Atlas Is Bluffing About Shruggingby Brad Warbiany
Obama’s trying to raise taxes on those making over $250,000 a year, and the people in that group [well, enough for an anecdotal news story, anyway] say they won’t stand for it:
President Barack Obama’s tax proposal – which promises to increase taxes for those families with incomes of $250,000 or more — has some Americans brainstorming ways to decrease their pay, even if it’s just by a dollar.
A 63-year-old attorney based in Lafayette, La., who asked not to be named, told ABCNews.com that she plans to cut back on her business to get her annual income under the quarter million mark should the Obama tax plan be passed by Congress and become law.
So far, Obama’s tax plan is being looked at skeptically by both Democrats and Republicans and therefore may not pass at all.
“We are going to try to figure out how to make our income $249,999.00,” she said.
“We have to find a way out where we can make just what we need to just under the line so we can benefit from Obama’s tax plan,” she added. “Why kill yourself working if you’re going to give it all away to people who aren’t working as hard?”
But I don’t buy it. First, there’s the point in the article that this is a matter of marginal taxation. If the top marginal rate is raised from 35% to 39.6%, that doesn’t mean that someone making $250,001 will pay 4.6% more in income taxes than someone making $249,999. It means that they will pay 4.6% more on any dollar earned above $250K.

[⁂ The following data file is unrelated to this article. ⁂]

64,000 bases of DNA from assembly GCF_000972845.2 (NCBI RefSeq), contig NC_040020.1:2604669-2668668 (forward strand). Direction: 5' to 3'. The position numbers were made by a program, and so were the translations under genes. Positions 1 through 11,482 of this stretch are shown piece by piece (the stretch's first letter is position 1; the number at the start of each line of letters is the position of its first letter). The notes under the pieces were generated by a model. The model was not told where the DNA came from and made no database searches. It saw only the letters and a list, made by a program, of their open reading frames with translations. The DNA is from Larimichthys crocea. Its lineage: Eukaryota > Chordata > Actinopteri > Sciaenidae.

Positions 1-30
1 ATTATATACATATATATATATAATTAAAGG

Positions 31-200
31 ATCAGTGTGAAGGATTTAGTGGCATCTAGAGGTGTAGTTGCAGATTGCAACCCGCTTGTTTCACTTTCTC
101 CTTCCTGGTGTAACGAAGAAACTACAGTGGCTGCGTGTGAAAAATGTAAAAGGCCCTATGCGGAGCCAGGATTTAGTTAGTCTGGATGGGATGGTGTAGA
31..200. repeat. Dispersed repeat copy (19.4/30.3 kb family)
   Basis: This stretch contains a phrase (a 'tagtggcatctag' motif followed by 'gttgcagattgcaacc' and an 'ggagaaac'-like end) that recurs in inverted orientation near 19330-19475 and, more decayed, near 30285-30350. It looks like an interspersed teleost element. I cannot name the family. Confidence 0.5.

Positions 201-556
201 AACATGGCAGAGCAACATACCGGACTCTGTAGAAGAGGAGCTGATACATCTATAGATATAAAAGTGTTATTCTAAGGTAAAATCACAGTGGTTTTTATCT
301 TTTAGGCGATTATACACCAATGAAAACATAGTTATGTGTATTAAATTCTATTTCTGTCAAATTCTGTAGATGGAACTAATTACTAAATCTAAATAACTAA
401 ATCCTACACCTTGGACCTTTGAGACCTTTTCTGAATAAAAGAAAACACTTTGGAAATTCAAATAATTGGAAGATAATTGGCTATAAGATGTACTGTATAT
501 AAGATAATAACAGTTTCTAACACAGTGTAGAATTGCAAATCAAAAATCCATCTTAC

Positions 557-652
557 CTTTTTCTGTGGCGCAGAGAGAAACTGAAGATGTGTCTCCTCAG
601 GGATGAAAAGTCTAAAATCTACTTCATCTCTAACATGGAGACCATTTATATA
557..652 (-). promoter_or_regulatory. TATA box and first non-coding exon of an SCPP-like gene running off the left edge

This isn’t a huge increase. Is it really believed than high-income workers will stop trying to increase their income from $300K/year to $400K/year if it means the government will take an extra $4600 on top of the $35K they’re already taking? I don’t think so. The difference in tax rates isn’t quite to “walk away” territory yet.
Granted, this shouldn’t be taken as a suggestion that I support these tax increases. I think the idea that the government should take 35% of someones marginal income at higher levels is absolutely sickening, and it’s slightly more sickening to think that they’d take 39.6% of that income. But in the grand scheme of things, I don’t think it’s going to make that big of a difference, and I think those interviewed for this article are probably not going to make much of a change either. Yes, if their incomes are currently in the $250-265K range, they might change something (particularly if the suggestion of reducing the value of itemized deductions is enacted). But if they’re making $350K/year, I don’t think it’ll make much of a difference in their behavior at all.
This is bad policy, but let’s not be melodramatic about it.